A few weeks ago, I pulled some of an IPA I was making and force carbonated it so my friend and I could try some. While it was not the bitterest I have tasted, it was definitely an IPA. I bottled the next day. I tried a bottle last night after it's been in for about two weeks. I couldn't taste any hops at all. It was still a delicious beer, but it tasted a lot more like an amber than an IPA. What process could happen inside the bottle that could cause practically all the hop flavor in a beer to dissipate, and how could this be prevented in the future?

3 Answers 3


Hm. Hop flavor will degrade over time but usually it takes a few months or more, not a couple of weeks. Hop bitterness will degrade as well, but it takes much longer, with about 75% of bitterness intact after a year. That being said, I'm guessing there are other factors at play here, not just degradation.

What temperature did you try these beers at? Temp can greatly influence taste, and if the beer you pulled off was warm while the bottled beer was cold, it could seem like the bottled beer had less flavor. This is the only thing I can think of offhand, it might also be good to post you recipe so we can troubleshoot it better.


I've found that with hoppy beers, that "flavor" is really an aroma most of the time. The only way I've had any luck getting any sort of hoppy aroma is by dry hopping. Add an ounce for the last week before bottling and you'll be surprised how much the flavor profile changes.


Here is a potential answer to your question:

should hoppy beers be aged?

My question is what temperature did you store the bottles? Isomerization of the alphas (the source of the hop bittering) is definitely the most likely culprit in this case. Hoppy beers in general need to be kept cold (well under 70F) to maintain the bite.

  • -1 since isomerization of alpha acids is exactly what gives beer a hoppy flavor. Isomerization occurs in the boil and only isomerized alpha acids are really present in the final wort, unisomerized alpha acids are not water-soluble and don't have much taste. Did you maybe mean oxidation?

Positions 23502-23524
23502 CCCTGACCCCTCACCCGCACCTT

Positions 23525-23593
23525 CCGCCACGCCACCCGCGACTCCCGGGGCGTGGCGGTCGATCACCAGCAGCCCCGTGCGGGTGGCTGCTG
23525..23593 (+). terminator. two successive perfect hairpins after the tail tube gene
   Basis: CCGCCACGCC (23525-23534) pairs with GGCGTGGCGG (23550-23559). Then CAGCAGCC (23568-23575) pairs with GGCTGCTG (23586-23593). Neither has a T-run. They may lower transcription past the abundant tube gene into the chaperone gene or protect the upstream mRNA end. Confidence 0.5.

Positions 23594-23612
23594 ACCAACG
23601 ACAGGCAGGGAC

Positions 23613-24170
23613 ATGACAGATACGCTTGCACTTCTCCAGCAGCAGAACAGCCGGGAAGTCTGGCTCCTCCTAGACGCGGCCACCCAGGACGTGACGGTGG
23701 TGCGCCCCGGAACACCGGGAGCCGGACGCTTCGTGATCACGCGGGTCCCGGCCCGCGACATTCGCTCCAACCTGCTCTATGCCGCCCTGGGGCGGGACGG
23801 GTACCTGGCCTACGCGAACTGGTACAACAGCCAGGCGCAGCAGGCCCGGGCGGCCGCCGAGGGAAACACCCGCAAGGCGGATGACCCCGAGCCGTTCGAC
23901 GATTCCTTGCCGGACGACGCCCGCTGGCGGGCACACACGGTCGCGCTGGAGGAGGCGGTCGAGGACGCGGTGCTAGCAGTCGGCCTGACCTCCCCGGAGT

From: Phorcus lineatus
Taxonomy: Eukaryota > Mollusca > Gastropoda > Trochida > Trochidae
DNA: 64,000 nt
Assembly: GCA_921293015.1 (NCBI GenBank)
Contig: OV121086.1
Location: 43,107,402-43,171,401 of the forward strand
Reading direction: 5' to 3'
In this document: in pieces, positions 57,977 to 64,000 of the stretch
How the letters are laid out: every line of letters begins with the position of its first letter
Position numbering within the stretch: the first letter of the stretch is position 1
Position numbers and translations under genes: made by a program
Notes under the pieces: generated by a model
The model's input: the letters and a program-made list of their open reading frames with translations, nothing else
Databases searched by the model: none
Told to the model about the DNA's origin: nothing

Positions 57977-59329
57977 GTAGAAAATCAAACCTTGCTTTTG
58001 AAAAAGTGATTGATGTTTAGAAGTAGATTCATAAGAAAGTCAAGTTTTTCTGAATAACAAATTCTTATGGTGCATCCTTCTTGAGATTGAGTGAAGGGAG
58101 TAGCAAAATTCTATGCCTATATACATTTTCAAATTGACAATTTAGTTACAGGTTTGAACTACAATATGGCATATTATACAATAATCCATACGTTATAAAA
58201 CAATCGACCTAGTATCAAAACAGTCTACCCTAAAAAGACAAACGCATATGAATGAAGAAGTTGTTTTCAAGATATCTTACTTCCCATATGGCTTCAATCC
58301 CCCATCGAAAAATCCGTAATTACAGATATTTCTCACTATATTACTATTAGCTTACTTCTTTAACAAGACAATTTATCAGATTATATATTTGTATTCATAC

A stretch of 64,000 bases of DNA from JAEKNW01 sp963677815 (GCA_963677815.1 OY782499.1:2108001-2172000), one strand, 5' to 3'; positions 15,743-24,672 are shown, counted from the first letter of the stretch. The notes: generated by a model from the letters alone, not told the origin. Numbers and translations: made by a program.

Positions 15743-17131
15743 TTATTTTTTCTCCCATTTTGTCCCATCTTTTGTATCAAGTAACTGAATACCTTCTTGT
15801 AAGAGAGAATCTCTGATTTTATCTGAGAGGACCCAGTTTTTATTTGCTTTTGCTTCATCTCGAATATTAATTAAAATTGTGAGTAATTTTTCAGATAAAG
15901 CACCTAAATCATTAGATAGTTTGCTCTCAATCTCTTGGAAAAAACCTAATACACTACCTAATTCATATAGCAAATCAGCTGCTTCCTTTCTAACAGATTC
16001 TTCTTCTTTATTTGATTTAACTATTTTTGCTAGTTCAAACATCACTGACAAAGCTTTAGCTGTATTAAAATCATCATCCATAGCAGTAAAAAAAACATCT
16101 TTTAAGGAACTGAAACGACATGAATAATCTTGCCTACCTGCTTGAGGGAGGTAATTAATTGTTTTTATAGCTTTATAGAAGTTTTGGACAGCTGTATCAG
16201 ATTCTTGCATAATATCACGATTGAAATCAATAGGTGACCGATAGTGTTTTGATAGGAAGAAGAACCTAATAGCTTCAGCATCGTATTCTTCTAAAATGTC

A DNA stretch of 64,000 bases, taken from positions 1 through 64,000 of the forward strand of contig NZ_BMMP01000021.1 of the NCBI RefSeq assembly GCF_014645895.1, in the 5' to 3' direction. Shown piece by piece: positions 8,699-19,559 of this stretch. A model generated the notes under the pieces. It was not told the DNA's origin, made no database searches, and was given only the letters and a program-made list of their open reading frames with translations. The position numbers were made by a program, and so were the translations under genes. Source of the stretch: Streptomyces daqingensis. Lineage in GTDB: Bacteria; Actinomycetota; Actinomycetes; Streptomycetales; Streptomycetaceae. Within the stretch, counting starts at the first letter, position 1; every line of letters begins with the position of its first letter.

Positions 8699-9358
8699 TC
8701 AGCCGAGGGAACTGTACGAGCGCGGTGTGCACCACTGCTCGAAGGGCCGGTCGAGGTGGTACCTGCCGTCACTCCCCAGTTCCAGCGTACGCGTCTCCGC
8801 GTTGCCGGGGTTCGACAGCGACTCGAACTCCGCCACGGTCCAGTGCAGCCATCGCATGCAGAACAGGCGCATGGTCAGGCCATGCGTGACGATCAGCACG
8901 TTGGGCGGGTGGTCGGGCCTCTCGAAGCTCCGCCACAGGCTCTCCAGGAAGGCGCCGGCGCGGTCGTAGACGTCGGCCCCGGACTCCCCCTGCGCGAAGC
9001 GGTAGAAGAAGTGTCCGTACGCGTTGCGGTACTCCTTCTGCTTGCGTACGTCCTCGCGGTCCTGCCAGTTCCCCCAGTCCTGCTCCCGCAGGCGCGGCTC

– pjreddie
    Commented Sep 18, 2011 at 21:41
  • did you check the link? Was just trying to point BC to what would be a helpful link. BTW- all alpha acids can dissolve in a water-based solutions (simple solubility rules indicate that this is possible, all corboxylic acids being polar to some extent and alpha acids are relatively low MW) whether isomerized or not. The real question is the nature of the isomerization and at what temperature, as higher temps yield different isomers than lower temps. Basic organic chemistry. Is it not true that hoppy beers should be stored at lower temperatures? The literature indicates that this is the case.
    – drj
    Commented Sep 19, 2011 at 1:32
  • Oxidation would not occur in an anaerobic environment such as a bottle. Unless you are talking about reduction/oxidation and that may indeed occur, but the result would be different isomers of the alpha acids forming, including the breakdown of some that formed during the high temperature stage of the brewing. And a subsequent loss of desirable flavonoids.
    – drj
    Commented Sep 19, 2011 at 1:44

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